Results

Cytokine-induced expression of the PRL-3 gene

The human serum– and cytokine-dependent cell lines IH-1 and OH-2 proliferate in response to various growth-promoting cytokines, including IL-6, TNF, and IL-21.2,3,19 We found that PRL-3 was among the genes whose expression was significantly increased in both cell lines when stimulated with cytokines (M.B., unpublished data, July 2007). IH-1 cells and OH-2 cells expressed PRL-3 mRNA as analyzed by reverse transcription (RT)–PCR (Figure 1A). In both cell lines the expression was between 2- and 3.5-fold higher than in nonstimulated cells after 24 hours stimulation with IL-6 or IL-21.

Figure 1

Expression of PRL-3 mRNA and protein after cytokine stimulation. (A) Quantification of PRL-3 mRNA by real-time RT-PCR was performed after stimulation of IH-1 and OH-2 cells either with or without IL-6 and IL-21 for 24 hours. The ΔCt value between PRL-3 and β-actin from the unstimulated cells reflects the expression of PRL-3 relative to its internal control β-actin. The ΔCt value for the unstimulated IH-1 cells was 2.68 with a standard variation of 0.17 and for the unstimulated OH-2 cells it was 22.49 with a standard variation of 0.31. Thus, standard variation for all ΔCt values from RT-PCR reactions was between 1% and 2% of its ΔCt value. The relative expression level of PRL-3 to β-actin in the unstimulated cells was represented by 2−ΔCt and was arbitrarily set to 1. The relative expression of PRL-3 to β-actin in the stimulated cell culture, 2−ΔCt, was then normalized to that of the unstimulated cell culture, 2−ΔCt(unstim) / 2−ΔCt(stim), and is illustrated on the y-axis. (B) PRL-3 expression was determined by Western analysis after an 18-hour incubation with various cytokines. Cytokine concentrations were as follows: IL-6, 5 ng/mL; IL-21, 20 ng/mL; IL-15, 20 ng/mL; TNF, 10 ng/mL; HGF, 150 ng/mL; IGF-1, 100 ng/mL, and SDF-1, 75 ng/mL. The loading control was GAPDH (bottom panels).

Up-regulation of PRL-3 protein as determined by immunoblotting

Western blot analysis in the cytokine-dependent cell lines ANBL-6, IH-1, OH-2, and INA-6 (Figure 1B) showed that the expression of PRL-3 protein was induced by mitogens. In ANBL-6, IH-1, and OH-2 cells the protein was induced with several of the cytokines used. IL-6 and IL-21, strong growth factors for IH-1 and OH-2,3,19 were the most potent inducers of PRL-3. In the INA-6 cell line the PRL-3 protein was induced after IL-6, HGF, and IGF-1 stimulation. Up-regulation of PRL-3 with IL-6 stimulation could also be observed in cell lines that are not strictly dependent on IL-6 for proliferation, such as RPMI-8226 and JJN-3 (data not shown). In U266 and CAG there was no detectable PRL-3 on Western blots even in the presence of IL-6 (data not shown), in line with the RT-PCR data (Figure 2).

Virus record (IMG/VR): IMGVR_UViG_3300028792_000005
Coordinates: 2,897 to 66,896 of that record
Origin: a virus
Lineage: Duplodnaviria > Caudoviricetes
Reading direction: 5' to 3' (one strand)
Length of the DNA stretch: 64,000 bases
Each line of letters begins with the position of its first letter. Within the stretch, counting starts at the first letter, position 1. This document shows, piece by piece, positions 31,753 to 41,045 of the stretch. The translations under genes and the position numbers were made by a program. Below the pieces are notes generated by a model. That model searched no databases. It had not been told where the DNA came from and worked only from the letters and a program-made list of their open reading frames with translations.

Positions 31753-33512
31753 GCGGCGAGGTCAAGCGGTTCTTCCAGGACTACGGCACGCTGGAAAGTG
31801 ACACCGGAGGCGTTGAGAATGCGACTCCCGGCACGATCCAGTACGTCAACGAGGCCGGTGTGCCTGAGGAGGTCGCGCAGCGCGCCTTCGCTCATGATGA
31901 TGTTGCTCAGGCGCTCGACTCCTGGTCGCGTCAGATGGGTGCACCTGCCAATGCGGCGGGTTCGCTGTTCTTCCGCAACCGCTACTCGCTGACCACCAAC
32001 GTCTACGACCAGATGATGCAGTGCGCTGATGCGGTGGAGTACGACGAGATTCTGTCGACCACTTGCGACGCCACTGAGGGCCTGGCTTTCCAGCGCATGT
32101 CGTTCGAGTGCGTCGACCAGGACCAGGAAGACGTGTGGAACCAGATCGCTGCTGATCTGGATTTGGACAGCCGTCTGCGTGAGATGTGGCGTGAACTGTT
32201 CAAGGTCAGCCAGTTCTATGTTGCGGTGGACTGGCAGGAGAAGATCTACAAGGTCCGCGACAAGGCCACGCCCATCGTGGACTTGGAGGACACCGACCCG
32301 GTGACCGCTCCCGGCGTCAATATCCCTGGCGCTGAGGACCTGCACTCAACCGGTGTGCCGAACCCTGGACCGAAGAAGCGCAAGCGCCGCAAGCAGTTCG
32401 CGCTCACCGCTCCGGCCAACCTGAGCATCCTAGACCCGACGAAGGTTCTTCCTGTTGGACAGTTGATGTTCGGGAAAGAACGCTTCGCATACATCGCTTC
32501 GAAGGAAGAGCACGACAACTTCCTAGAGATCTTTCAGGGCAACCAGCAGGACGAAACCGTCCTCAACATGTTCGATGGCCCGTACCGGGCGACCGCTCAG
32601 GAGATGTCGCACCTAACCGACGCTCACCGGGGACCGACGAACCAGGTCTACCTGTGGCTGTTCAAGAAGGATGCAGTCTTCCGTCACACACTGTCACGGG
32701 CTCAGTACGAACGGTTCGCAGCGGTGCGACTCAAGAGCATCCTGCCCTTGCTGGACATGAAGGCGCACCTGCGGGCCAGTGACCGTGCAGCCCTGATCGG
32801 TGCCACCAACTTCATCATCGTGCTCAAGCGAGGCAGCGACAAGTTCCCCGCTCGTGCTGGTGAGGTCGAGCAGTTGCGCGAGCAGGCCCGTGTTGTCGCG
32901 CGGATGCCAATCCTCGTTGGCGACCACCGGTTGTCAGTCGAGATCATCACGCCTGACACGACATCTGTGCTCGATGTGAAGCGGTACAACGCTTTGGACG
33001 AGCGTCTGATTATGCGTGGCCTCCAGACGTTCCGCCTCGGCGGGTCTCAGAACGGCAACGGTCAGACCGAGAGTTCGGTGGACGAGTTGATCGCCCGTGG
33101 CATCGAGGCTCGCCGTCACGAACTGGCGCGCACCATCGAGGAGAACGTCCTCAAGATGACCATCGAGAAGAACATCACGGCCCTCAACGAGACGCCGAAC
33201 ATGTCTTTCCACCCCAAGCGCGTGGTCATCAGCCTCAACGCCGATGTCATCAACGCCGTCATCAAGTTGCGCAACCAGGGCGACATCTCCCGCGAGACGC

Figure 2

Expression of PRL-3 mRNA in myeloma and nonmyeloma cell lines. The ΔCt between PRL-3 and β-actin for CAG was 8.1 (± 0.58). The relative expression level of PRL-3 to β-actin in the CAG cells, 2−ΔCt, was arbitrarily set to 1. The relative expression level of other cell lines was normalized to that of CAG cells and was represented by 2−ΔΔCt, as is illustrated in this figure.

The chemokine SDF-1α, known to induce myeloma cell migration,30,31 did not induce PRL-3 protein expression in any of the cell lines tested.

Expression of PRL-3 mRNA in a panel of myeloma cell lines and nonmyeloma hematologic cell lines

We examined the expression of PRL-3 mRNA in 4 IL-6–dependent and 4 IL-6–independent myeloma cell lines by use of real-time PCR (Figure 2). The myeloma cell lines cultivated in IL-6 ranked 1, 2, 3, and 5 in expression level. We also examined 11 nonmyeloma cell lines. With the exception of CRO-AP5, all had either undetectable levels or lower levels of PRL-3 mRNA than all the IL-6–dependent myeloma cell lines (Figure 2).

PRL-3 gene expression in normal PCs, MM cell lines, and PCs from patients with MGUS, SMM, and MM

Next, we wanted to explore the PRL-3 gene expression pattern in primary myeloma cells and compare with expression in BM PCs from healthy donors, and from patients with MGUS or SMM. This was done in a cohort of 256 patients, earlier described.27 There was significantly (P < .001) higher expression of the PRL-3 gene in PCs from patients with MGUS, SMM, and myeloma than in PCs from healthy subjects (determined with chi-square test of genes defined as present or absent) (Figure 3A). The level of PRL-3 expression did not influence patient survival (data not shown).

Figure 3